Topics: Dave Kurlan, closing, urgency, Pipeline, follow-up calls, police

The Unusual Case of Arturo - How He Sabotaged His Own Sales

Posted by Dave Kurlan on Thu, Jul 26, 2012 @ 07:07 AM

ArturoOne of my clients owns a Mexican company which provides phone, video conferencing and surveillance equipment to integrators and end-users.  During the height of the violence in Mexico, Arturo was kidnapped and held, bound and gagged, at gunpoint.  He was released - one of the few, fortunate survivors - but the emotional scars ran deep.  It took months for him to recover from the post-traumatic stress and return to work - selling again - and I have been coaching him for the past few months.  I have a tremendous amount of respect for Arturo and the courage that he has demonstrated to once again face the world.

During our last few conversations, he has had a huge backlog of follow-up calls to make - as many as 150 at one point - on known opportunities.  We worked on time management, scheduling a specific date and time with a prospect for the follow-up call, identifying the strongest opportunties and not wasting time on the weaker opportunities, being more effective at qualifying, blocking out time in his calendar to make follow-up calls, etc.  In the end, the list of opportunities that required follow-up continued to grow.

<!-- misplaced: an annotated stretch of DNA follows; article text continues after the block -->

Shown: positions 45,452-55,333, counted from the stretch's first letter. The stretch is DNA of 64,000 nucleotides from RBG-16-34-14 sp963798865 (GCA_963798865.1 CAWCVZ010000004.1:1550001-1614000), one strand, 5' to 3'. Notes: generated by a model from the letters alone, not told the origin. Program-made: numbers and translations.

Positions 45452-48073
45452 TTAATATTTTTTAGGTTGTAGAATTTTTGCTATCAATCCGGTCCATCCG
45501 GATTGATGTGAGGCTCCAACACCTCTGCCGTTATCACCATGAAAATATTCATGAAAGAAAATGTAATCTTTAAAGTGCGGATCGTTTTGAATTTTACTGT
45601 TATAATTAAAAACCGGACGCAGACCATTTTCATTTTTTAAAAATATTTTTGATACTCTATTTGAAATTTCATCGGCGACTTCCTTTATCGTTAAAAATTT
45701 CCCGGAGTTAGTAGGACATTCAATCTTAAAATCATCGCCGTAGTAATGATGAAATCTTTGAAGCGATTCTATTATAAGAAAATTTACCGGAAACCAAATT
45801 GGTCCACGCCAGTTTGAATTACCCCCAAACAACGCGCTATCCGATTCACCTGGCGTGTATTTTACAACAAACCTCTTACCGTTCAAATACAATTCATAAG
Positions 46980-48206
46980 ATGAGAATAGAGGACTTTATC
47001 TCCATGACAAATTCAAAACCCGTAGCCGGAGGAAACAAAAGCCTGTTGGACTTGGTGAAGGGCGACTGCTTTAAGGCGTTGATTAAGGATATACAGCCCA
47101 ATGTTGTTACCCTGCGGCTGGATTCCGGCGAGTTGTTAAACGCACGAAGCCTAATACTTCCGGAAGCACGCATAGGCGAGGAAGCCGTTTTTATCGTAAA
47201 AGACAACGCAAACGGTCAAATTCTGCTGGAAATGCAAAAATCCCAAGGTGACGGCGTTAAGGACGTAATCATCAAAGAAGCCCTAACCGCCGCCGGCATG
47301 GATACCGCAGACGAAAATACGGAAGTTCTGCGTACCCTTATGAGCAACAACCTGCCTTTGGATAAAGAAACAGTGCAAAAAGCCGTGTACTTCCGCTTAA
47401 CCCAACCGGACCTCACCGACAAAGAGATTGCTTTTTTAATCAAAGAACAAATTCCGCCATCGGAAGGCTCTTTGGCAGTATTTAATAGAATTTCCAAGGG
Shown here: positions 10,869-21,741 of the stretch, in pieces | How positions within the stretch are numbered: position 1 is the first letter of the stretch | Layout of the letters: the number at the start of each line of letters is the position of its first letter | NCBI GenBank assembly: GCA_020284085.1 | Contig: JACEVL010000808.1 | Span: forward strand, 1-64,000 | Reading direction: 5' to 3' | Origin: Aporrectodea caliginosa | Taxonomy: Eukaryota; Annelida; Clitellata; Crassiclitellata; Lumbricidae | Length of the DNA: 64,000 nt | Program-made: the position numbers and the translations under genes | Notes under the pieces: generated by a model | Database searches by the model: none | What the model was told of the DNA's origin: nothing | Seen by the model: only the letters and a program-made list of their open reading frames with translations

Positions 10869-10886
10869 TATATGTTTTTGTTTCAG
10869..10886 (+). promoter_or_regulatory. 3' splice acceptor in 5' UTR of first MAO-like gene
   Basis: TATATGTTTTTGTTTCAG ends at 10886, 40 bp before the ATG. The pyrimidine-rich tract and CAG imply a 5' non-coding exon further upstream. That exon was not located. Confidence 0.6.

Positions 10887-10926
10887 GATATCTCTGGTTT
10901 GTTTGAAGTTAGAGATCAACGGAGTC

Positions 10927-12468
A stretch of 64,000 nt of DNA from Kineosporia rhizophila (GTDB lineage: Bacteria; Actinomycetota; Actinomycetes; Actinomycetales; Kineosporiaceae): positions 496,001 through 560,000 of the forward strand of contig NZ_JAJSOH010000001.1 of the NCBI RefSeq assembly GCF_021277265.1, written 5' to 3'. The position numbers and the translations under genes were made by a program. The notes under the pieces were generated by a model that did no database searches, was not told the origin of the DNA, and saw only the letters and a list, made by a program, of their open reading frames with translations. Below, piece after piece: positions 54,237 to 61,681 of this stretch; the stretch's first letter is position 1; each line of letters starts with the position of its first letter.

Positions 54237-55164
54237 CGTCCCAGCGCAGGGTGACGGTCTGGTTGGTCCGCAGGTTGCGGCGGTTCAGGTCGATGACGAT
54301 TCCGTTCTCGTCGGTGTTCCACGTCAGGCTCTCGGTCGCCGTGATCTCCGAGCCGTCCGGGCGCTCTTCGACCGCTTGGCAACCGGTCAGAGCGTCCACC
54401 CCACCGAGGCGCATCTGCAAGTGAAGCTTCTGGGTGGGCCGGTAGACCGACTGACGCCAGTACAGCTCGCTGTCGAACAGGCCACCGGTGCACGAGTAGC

When I learned that he still hadn't rectified the problem I asked for an example of a follow-up call which he needed to make, but didn't.  I was amazed at what I heard.  

He had a fairly large opportunity scheduled - in his calendar as I had suggested - for follow-up.  He didn't make the call and of course, the prospect didn't call him either.  Interestingly, Arturo was making all of his 1st calls without any problem; however, once he developed a relationship and created an opportunity, he was developing call anxiety before the follow-up call.  Instead of fearing rejection while doing the hard work - making 1st calls - he was struggling with being rejected at the end of the sales cycle, causing him to avoid the calls all together.

Arturo is not the only person with this issue.  For months, Arturo has been sabotaging his closing efforts and for the first time, finally understands why his failure to follow-up has been occurring.

Solving the problem was actually quite easy.  I explained to Arturo that his prospects were wondering, "If he doesn't follow up when he is trying to get the business, what kind of follow-up will I get after he has the business?  He doesn't appear to care very much or be very reliable, so I don't think I will buy from him."

Arturo is a proud man and when he understood the implications, the embarassment of the consequences was much greater than the discomfort from the fear of rejection.  I told him to make a sign that says, "Choose Success over Discomfort."  The fear won't soon disappear, but he will take action in spite of it.

Congratulations Arturo - I expect your sales to quadruple!

Topics: sales competencies, sales assessment, Dave Kurlan, sales personality, increase sales, overcoming rejection, follow-up calls, sales case history

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About Dave

Best-Selling Author, Keynote Speaker and Sales Thought Leader.  Dave Kurlan's Understanding the Sales Force Blog has earned a medal for the Top Sales & Marketing Blog award for six consecutive years.  Dave's Blog earned a Bronze Medal in 2016 and this article earned a Bronze Medal for Top Sales Blog post in 2016. Read more about Dave.